Jay Gruden said he’s ready to move on from Kirk Cousins. (John McDonnell/The Washington Post)

INDIANAPOLIS — Bound together contractually for another two weeks, Kirk Cousins and the Washington Redskins await the inevitable breakup. But while the split signals a big shift within the organization, and soon the Redskins’ huddle, Coach Jay Gruden is more than ready to embrace the change.

“We’ve played this tag game for a couple years now it seems like, and I think it’s time to get some stability at the most important position in sports, and that’s quarterback,” Gruden said Thursday at the NFL Scouting Combine, referring to the organization’s decision to let Cousins, its starter the past three seasons, hit free agency March 14. “It’s very important for us to move forward and let Kirk move on.

“If Washington’s not a place that he wanted to be, it’s time for us to move on and get some continuity there at quarterback.”

After failing to reach an agreement on a multiyear deal the past two years, the Redskins retained Cousins under the franchise tag, paying him $19.9 million in 2016 and $23.9 million in 2017. The organization could have tagged him for an unprecedented third time — leading to a $34.5 million guaranteed salary for 2018 — but senior vice president of player personnel Doug Williams said Wednesday that “I can’t remember one meeting where we talked about the possibility of tagging him.” And with the tag essentially off the table, “he’s a free agent for sure,” Williams said.

Cousins, who threw for 4,093 yards, 27 touchdowns and 13 interceptions last season, is expected to become the league’s highest-paid quarterback after he hits free agency, with the New York Jets, Denver Broncos and Minnesota Vikings the leading contenders to sign him to a megadeal.

Gruden later clarified that he “can’t speak for Kirk and his reasons for not signing a long-term deal or what have you. It’s a mutual deal. At the end of the day, it’s a business deal. He wants to do what’s best for his family, and we’re trying to do what’s best for our organization, our football team, and it just didn’t work. Reasons are, I’m sure there are a handful on his side and there’s a handful on our side. But at the end of the day, it’s time to move on. And we will.”

Washington already has, though not officially. During Super Bowl week, the team traded for Kansas City quarterback Alex Smith, who had a career year in 2017, throwing for 4,042 yards, 26 touchdowns and five interceptions. Since the trade isn’t yet official, Gruden carefully, and rather comically, avoided mentioning Smith by name. But Smith’s impending arrival is significant for a coach in desperate need of long-term clarity at quarterback.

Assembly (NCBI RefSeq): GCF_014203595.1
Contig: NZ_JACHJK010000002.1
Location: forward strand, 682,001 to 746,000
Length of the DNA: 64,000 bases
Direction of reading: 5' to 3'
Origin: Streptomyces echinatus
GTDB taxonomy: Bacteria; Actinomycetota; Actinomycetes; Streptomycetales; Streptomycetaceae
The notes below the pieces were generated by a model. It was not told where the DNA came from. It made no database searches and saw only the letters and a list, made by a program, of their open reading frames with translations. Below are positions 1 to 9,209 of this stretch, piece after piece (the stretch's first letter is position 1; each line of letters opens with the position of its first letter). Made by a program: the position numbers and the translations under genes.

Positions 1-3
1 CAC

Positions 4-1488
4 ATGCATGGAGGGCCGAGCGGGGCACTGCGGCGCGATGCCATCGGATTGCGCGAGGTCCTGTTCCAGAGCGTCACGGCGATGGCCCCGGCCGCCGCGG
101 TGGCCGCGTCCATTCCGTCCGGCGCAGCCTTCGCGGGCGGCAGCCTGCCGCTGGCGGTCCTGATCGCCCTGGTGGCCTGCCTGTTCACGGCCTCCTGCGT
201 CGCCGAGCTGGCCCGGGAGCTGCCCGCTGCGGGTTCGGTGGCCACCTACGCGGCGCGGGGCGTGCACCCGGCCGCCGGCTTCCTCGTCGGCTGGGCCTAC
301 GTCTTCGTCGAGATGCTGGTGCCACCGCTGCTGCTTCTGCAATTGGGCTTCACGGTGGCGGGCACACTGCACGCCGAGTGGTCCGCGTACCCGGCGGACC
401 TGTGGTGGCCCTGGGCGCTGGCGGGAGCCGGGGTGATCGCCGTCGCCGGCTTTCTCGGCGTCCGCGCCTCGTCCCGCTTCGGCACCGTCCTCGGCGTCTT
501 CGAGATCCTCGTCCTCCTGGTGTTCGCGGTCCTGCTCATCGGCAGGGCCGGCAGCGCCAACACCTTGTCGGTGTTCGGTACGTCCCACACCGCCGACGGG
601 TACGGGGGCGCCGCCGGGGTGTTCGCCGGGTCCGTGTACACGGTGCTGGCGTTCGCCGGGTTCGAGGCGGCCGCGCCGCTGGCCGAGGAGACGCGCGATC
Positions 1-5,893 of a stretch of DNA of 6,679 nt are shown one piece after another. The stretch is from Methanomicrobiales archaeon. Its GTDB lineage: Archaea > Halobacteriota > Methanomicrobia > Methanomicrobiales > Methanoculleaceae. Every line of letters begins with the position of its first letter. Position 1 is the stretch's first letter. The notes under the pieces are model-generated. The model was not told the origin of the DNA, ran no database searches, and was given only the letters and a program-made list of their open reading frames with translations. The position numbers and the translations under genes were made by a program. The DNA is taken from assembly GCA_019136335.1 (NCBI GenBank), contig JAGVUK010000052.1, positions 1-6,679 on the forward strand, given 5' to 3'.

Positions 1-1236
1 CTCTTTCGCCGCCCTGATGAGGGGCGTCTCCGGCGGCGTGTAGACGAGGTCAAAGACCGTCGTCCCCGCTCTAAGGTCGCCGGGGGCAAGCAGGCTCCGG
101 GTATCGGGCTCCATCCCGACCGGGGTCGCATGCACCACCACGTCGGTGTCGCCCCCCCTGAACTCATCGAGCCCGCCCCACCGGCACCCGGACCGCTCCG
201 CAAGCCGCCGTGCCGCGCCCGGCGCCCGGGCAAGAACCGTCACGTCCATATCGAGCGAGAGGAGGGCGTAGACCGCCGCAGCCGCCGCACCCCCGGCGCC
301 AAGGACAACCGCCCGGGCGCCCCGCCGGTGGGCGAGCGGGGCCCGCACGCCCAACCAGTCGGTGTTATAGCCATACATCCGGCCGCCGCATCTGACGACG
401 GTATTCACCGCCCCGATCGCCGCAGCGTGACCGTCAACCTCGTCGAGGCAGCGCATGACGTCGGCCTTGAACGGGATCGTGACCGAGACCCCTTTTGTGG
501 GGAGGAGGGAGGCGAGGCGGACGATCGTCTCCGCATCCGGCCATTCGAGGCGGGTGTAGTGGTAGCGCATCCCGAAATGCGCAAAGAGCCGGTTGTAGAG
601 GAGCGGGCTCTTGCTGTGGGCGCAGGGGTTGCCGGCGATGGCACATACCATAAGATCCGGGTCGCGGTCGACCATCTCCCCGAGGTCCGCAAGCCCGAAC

“It means a lot,” Gruden said of the four-year extension Washington gave Smith, 33. “Not just for me, but it means a lot for the team and the organization. Knowing where we are and who we’re going to prepare with for the next three, four years. It’s an important process for us to have the quarterback in a position where he can grow with the football team, we can grow with him and move on.”

Even though the Redskins have already turned the page on Cousins, Gruden insisted he’ll continue to cheer on his soon-to-be former quarterback.

“To see Kirk go somewhere else, I’m sure it’ll be a great opportunity for him,” Gruden said. “I’m happy for him and his family that he’s going to get an opportunity that he feels like he deserves. I’ll root for him, except when he plays the Redskins.”

With Cousins almost out the door, Gruden is turning his attention to his future, one he hopes will include an established signal-caller adept at extending plays and delivering game-winning drives.

“There are a lot of plays in pro football that aren’t going to go as planned,” Gruden said. “Sometimes it’s just throw it away and live to fight another day and punt or what have you. The decisions the quarterback has to make every given play are critical to the success of the team. Hopefully we get a guy in here that makes good, sound decisions in those situations year in and year out for a very long time.”

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